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Abstract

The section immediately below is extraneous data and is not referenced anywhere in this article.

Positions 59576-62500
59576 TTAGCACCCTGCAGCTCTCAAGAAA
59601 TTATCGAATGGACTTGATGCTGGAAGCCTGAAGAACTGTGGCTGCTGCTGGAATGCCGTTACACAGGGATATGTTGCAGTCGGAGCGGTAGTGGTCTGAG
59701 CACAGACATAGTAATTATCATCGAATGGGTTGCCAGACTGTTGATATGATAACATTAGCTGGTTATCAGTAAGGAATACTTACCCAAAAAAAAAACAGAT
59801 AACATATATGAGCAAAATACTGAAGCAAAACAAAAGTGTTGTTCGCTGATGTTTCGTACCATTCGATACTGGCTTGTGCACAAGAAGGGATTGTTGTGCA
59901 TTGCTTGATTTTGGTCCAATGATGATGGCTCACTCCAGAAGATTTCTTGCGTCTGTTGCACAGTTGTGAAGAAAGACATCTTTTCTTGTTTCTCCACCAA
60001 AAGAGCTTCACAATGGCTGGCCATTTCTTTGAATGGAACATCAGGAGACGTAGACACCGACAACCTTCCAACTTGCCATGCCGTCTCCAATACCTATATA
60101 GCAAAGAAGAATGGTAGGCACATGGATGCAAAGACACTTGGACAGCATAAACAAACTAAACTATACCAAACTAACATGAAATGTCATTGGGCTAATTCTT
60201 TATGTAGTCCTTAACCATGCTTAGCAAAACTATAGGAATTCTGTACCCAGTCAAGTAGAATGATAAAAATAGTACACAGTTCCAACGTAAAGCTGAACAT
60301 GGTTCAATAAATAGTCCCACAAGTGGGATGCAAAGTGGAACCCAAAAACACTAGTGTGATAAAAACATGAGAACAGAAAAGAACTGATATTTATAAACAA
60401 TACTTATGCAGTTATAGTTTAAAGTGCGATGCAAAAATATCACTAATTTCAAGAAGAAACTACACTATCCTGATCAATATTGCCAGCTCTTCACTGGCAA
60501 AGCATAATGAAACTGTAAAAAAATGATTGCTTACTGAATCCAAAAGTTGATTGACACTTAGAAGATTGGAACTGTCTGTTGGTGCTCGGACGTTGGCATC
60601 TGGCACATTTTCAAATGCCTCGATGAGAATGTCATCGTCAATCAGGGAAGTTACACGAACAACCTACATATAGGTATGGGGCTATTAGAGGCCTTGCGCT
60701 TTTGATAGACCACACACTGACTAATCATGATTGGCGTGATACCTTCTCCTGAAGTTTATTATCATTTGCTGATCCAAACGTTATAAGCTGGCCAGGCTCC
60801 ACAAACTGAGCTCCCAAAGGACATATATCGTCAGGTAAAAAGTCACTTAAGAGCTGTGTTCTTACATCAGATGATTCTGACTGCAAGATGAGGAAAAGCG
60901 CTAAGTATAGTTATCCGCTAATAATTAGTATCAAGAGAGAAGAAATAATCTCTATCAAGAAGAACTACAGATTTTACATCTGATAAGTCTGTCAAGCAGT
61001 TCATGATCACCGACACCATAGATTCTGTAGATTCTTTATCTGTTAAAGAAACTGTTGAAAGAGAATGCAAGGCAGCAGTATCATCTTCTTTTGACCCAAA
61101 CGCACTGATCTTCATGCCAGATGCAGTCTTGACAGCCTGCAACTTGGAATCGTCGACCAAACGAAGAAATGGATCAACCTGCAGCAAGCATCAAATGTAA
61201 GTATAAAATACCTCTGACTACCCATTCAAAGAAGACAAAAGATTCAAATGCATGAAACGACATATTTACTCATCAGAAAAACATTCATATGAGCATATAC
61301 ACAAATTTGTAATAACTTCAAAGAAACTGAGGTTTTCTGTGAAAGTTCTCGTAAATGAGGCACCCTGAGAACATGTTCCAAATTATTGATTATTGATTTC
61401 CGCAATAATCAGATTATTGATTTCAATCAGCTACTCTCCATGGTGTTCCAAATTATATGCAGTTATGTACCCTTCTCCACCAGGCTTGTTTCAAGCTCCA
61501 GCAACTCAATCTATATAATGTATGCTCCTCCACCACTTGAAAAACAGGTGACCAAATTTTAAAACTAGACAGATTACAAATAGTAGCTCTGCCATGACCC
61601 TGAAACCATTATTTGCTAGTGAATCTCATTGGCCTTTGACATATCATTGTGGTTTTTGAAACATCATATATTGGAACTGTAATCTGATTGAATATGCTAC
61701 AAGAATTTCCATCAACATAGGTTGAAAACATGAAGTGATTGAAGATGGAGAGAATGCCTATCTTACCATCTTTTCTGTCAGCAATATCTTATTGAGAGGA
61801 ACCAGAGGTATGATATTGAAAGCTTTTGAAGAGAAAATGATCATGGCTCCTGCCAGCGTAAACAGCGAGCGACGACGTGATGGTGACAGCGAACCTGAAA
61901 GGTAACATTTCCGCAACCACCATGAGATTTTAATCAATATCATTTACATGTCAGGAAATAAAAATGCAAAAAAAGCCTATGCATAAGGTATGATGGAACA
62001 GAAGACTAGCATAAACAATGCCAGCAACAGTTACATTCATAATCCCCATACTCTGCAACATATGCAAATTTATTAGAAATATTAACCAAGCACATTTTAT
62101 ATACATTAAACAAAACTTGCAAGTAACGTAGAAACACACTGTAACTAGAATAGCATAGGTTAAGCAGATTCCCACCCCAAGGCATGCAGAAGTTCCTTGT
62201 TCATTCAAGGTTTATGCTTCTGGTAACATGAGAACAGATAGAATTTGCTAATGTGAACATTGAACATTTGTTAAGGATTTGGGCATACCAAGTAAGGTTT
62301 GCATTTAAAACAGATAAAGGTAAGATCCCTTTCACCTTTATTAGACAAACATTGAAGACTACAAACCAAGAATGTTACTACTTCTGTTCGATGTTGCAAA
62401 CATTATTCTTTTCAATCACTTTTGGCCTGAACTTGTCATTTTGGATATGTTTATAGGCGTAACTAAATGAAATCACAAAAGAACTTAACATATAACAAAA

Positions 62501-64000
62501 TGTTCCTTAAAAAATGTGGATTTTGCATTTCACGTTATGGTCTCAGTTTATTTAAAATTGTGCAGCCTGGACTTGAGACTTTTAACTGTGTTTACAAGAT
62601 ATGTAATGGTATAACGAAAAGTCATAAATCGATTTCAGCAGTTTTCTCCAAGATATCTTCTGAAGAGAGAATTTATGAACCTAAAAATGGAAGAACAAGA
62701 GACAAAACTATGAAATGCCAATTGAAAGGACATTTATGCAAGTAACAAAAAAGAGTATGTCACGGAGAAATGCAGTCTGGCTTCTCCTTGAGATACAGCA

Despite being more meaningful and accurate to consider student technology use motivations as a set of interactive needs and expectations, the possible underlying hierarchical relationships among motivations receive little attention. Drawn from Uses and Gratifications (U&G) approach and from Means-End Chain (MEC) theory, this study investigates how student technology use motivations can be represented as a set of interrelated and hierarchically organized elements. A set of relevant data concerning students’ technology use motivations was collected by the Repertory Grid Interview Technique (RGT) and analyzed qualitatively using content analysis. Eleven identified student technology use motivations were structured by adopting interpretive structure modeling (ISM) technique. By using Multiplication Applied to Classification (MICMAC) technique, eleven identified factors were further classified into three different types of variables: means, consequences, and ends. The findings of this study have significant theoretical and practical implications to both researchers and managers.

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